One of the more popular shows in America right now is Game of Thrones, which airs specifically on HBO. It’s a pretty decent show, has great acting and writing, and can definitely tell a story. Well, I could probably say that about most HBO shows that I’ve watched over the years, and that includes The Sopranos, Deadwood, Rome, True Blood and the Wire. These were all great shows.
One thing that distinguished most of these shows from regular network programming is that they were on HBO, and as a result, they could sometimes be a bit more risque than your usual show. This usually meant nudity, sexual situations, drug references and possibly violence (although violence is the one area that regular networks have little problem glorifying). But something changed over the years, and I think what has happened is that the programmers at HBO are now more interested in glorifying sex than in actually telling a story that involves sexual situations. I know that sounds like I’m saying the same thing, but I really think there’s something to this.
Let’s look at the time when this started to change. The show True Blood has always been a bit on the edge when it comes to sexual situations. However, a few seasons into its run, the story line, which used to be the center of the show (the underworld of the vampire universe) somehow turned into sex central, to where the main story seemed much more about who Sookie Stackhouse was going to fuck, or who amongst the rest of the cast was going to have sex with someone else. So they started introducing female on female sex, male on male sex, animal on human sex, animal on animal sex, hybrid animals on hybrid animals of different genders having sex, and don’t get me wrong but somewhere down the line I think they were experimenting with mermaids, fairies and werewolves. I’d say they kind of jumped the shark, but so far they haven’t tried to have sex with a shark yet. I imagine that’s in the next season.
Basically, what this has developed is a sense that HBO is on the edge when it comes to sex so that it’s treating it like the new violence variable that network programming used to do, and by that I mean that every season to television around the 1980s was designed to push the envelope on violence to see what they could get away with. HBO, having gone completely over the edge with violence in its shows, is now trying to push the very boundaries of sex with its series.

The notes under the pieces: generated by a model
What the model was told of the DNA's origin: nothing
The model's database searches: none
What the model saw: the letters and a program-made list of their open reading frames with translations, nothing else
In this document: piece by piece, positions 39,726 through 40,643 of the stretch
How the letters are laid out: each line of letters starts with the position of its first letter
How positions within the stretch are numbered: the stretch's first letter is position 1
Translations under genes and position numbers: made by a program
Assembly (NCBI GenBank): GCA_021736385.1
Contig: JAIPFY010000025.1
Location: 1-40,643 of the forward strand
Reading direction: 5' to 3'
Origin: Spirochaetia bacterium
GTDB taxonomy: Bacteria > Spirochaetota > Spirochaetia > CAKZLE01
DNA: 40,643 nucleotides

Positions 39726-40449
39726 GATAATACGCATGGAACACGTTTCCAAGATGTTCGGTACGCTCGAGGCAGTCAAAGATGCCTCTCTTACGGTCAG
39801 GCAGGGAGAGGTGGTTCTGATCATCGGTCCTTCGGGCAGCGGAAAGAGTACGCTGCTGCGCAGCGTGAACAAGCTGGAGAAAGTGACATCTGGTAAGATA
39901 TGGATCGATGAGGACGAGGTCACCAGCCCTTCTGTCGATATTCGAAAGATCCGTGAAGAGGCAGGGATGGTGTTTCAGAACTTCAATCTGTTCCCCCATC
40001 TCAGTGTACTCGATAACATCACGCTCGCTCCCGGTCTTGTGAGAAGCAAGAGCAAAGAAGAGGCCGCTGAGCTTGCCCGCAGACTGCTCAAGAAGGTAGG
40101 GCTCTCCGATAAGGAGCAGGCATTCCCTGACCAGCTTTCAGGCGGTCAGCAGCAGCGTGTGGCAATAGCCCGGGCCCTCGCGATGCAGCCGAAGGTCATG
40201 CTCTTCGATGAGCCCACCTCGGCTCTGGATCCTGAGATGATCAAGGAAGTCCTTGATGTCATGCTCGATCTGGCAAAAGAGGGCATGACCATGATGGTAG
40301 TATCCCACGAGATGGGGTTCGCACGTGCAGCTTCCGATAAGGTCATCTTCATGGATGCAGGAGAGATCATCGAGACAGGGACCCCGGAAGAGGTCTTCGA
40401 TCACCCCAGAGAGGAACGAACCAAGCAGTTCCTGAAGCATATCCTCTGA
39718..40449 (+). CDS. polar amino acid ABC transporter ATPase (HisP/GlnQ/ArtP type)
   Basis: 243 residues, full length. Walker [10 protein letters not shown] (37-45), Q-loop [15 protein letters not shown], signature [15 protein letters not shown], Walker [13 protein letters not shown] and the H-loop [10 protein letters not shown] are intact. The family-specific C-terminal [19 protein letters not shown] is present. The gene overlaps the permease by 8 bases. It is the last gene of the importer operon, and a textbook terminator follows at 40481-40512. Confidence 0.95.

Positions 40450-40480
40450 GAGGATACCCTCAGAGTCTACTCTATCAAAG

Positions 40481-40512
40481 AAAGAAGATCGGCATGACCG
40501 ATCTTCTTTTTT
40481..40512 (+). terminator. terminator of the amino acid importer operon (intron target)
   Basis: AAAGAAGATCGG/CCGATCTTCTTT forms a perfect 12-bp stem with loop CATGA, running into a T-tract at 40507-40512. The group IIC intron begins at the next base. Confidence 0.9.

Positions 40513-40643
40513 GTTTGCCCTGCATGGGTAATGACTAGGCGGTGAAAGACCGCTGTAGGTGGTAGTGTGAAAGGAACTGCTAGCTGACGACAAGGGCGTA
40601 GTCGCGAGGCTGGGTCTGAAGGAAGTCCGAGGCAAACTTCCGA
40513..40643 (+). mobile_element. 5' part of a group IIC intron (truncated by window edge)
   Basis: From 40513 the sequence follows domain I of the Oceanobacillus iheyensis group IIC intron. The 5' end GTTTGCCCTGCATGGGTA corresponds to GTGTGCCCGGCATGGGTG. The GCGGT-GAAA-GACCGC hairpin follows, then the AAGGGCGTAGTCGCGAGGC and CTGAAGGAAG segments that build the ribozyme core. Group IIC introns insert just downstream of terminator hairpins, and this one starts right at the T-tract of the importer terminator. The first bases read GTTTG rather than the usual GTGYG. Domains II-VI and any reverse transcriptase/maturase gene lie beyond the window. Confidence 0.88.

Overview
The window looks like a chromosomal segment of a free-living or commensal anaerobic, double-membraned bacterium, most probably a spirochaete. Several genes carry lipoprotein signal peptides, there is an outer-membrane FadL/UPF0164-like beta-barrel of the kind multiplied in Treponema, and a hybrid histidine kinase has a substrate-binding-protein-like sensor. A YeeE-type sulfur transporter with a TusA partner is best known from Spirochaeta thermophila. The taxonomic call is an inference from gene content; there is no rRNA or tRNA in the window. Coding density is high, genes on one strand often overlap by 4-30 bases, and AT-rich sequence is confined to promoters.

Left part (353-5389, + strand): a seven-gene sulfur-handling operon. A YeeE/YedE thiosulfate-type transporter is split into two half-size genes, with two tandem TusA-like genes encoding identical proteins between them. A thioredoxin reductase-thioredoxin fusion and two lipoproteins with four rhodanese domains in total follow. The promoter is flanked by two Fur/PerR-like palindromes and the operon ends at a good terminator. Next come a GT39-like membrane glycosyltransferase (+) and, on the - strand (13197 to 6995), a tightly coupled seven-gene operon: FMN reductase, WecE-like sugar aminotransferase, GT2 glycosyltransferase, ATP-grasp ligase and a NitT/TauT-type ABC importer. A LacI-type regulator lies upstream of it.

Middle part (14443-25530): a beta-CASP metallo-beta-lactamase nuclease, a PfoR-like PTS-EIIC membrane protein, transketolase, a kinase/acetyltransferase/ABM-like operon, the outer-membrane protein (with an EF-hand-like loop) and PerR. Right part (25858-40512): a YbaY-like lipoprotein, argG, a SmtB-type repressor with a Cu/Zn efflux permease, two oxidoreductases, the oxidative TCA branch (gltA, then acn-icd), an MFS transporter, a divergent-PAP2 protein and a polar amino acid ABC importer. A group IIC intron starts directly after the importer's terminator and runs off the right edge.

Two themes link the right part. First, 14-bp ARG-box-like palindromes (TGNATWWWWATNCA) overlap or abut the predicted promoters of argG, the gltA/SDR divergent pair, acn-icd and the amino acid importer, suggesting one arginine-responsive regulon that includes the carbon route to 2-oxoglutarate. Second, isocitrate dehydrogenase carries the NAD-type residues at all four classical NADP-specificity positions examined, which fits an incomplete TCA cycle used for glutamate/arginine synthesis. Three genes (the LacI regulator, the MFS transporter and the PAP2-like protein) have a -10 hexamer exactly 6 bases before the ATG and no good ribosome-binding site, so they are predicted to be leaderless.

Last week, HBO crossed the line with Game of Thrones by going way overboard with rape. One of the main characters raped his sister near the dead body of her son in a very nonconsensual rape scene that the director Alex Graves, indicated was his favorite scene he’s ever done. The problem I perceive is that he’s so enamored with how he’s overstepped the boundary of decency that he believes that he’s taken the show (and the network) in a positive direction, when in fact he’s actually done the entire genre a complete disservice. There was a story a few weeks ago of a woman who was sued by an affiliate of HBO for refusing to do a topless sex scene. The commentary on that story from the readers is amazing, but I’ll let you read into that yourself. To sum up, basically people are upset at the actress because she signed a contract to appear naked and do sex for a television role.
My question is to ask why a sex scene is all that necessary to a particular story line. As a writer, I understand that sometimes sex is a necessary element to move a narrative along, but I can’t remember ever writing a sex scene because I started thinking “I really need to spice up this book”. And that’s the problem I think we’re running into because I believe a lot of the sex we’re seeing on the screen these days is just bad writing that takes the lazy way out of a plot device that they didn’t want to waste time trying to create. I remember once, in my earlier days of writing, where I actually found myself having to figure a way OUT of a sexual situation in one of my stories because I realized the sex would have been too easy to write for that scene, and I actually reached a far better place for the story by having the sexual situation avoided by the main characters (which brought a lot more drama to the moment than if they did the deed).
What I do know is that quite often when I’m watching a television show and it moves off into sex mode, I often find myself doing other things than watching the show because I find the “sex” in a television show to be very uninteresting. And it’s not because I’m a prude; I’m about as far away from that as possible. It’s because if I want to watch porn, I’ll watch porn. When I turn on the television set to watch drama, I want to watch drama, not ten minutes of young people trying to simulate copulation on the screen (or actually doing it, which is often even worse). I know there are some people who watch certain shows just in hopes of seeing some actress or actor naked, but I’m not one of them. Maybe when I was 13 and hadn’t seen all that many naked women in my time, but these days I need real narrative elements to get me going, and watching sex on the screen rarely does that for me.